There came a moment during the Aug. 5, 1864, Battle of Mobile Bay when Rear Adm. David Farragut’s most powerful warships went up against the Confederate ironclad ram Tennessee.
The Hartford, Brooklyn and Richmond lined up abreast and bore down on the Tennessee, hell bent on taking her out of action.
The Richmond’s crew included one of the navy’s youngest officers, Philip Henry Cooper, pictured here, center. A recent Naval Academy graduate, he had served aboard the Richmond for about a year.
Cooper and his shipmates, and the crews of the other two Union vessels, traded shot and shell with the Tennessee for more than an hour before the rebel ram called it quits and raised the white flag.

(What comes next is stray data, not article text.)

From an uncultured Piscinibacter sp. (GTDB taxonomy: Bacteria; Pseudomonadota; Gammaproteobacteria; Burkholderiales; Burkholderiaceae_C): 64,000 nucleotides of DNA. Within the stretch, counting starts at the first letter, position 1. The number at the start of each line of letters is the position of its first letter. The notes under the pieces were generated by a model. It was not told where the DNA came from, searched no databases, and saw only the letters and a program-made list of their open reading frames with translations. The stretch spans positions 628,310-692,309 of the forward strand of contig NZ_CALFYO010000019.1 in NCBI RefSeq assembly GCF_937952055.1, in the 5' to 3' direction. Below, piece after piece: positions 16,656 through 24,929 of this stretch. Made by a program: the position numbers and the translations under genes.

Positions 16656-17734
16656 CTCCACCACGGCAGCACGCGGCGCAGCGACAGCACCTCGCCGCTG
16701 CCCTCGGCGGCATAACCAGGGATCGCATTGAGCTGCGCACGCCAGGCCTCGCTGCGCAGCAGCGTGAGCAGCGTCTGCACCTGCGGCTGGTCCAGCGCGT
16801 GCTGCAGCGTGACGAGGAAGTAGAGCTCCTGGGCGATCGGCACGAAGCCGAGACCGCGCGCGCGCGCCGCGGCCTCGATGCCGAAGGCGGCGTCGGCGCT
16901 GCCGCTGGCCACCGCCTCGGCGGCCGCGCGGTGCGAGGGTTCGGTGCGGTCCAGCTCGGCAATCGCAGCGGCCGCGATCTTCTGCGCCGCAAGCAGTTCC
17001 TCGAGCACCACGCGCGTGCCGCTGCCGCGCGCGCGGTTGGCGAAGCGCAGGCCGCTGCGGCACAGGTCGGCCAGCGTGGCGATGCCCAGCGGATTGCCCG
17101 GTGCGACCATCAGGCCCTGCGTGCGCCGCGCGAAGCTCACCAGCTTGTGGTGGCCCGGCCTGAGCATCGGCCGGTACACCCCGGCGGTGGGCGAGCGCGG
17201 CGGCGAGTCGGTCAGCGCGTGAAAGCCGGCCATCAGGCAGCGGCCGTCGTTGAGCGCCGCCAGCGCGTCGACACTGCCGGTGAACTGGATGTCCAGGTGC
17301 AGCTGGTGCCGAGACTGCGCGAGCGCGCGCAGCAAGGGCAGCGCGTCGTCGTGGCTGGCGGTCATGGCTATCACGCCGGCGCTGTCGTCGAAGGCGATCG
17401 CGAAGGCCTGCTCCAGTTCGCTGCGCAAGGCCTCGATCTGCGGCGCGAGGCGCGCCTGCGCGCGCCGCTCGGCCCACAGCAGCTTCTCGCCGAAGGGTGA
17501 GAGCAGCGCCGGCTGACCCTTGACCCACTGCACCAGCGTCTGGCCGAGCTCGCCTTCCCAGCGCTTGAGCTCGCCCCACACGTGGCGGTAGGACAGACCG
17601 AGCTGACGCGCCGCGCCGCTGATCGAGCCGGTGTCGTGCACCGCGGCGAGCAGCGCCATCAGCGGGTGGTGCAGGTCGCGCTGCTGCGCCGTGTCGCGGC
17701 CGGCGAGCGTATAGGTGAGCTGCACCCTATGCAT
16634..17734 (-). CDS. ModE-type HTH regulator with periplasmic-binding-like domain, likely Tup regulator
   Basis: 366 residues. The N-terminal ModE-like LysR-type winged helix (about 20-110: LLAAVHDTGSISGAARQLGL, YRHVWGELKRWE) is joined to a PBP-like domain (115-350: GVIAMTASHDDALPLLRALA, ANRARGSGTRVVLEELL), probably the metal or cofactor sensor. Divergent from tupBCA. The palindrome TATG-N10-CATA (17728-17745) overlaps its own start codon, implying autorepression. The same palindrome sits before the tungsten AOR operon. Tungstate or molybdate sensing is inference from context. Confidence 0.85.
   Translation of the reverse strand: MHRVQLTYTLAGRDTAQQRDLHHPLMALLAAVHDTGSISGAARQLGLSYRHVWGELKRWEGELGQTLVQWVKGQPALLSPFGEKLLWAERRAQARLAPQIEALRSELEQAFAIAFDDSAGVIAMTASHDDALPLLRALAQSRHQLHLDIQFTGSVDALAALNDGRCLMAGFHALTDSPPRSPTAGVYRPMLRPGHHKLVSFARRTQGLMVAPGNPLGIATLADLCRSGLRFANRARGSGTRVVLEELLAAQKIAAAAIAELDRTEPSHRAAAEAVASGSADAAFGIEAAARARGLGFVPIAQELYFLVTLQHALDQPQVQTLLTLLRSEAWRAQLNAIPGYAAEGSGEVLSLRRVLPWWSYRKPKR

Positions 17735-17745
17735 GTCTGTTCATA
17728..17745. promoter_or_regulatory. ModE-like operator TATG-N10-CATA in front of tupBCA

The crew of the Richmond was lucky—no casualties and minimum damage. For Cooper, it was the beginning of a long career in the service of the navy that included cruises around the globe and stints on the staff of his alma mater. He posed for this carte de visite with two of his comrades, Lt. Cmdr. Charles W. Tracy and a secretary named Procter, during a South American cruise about 1866-1868.
Cooper retired as a captain in 1904 and died in 1912 at age 68.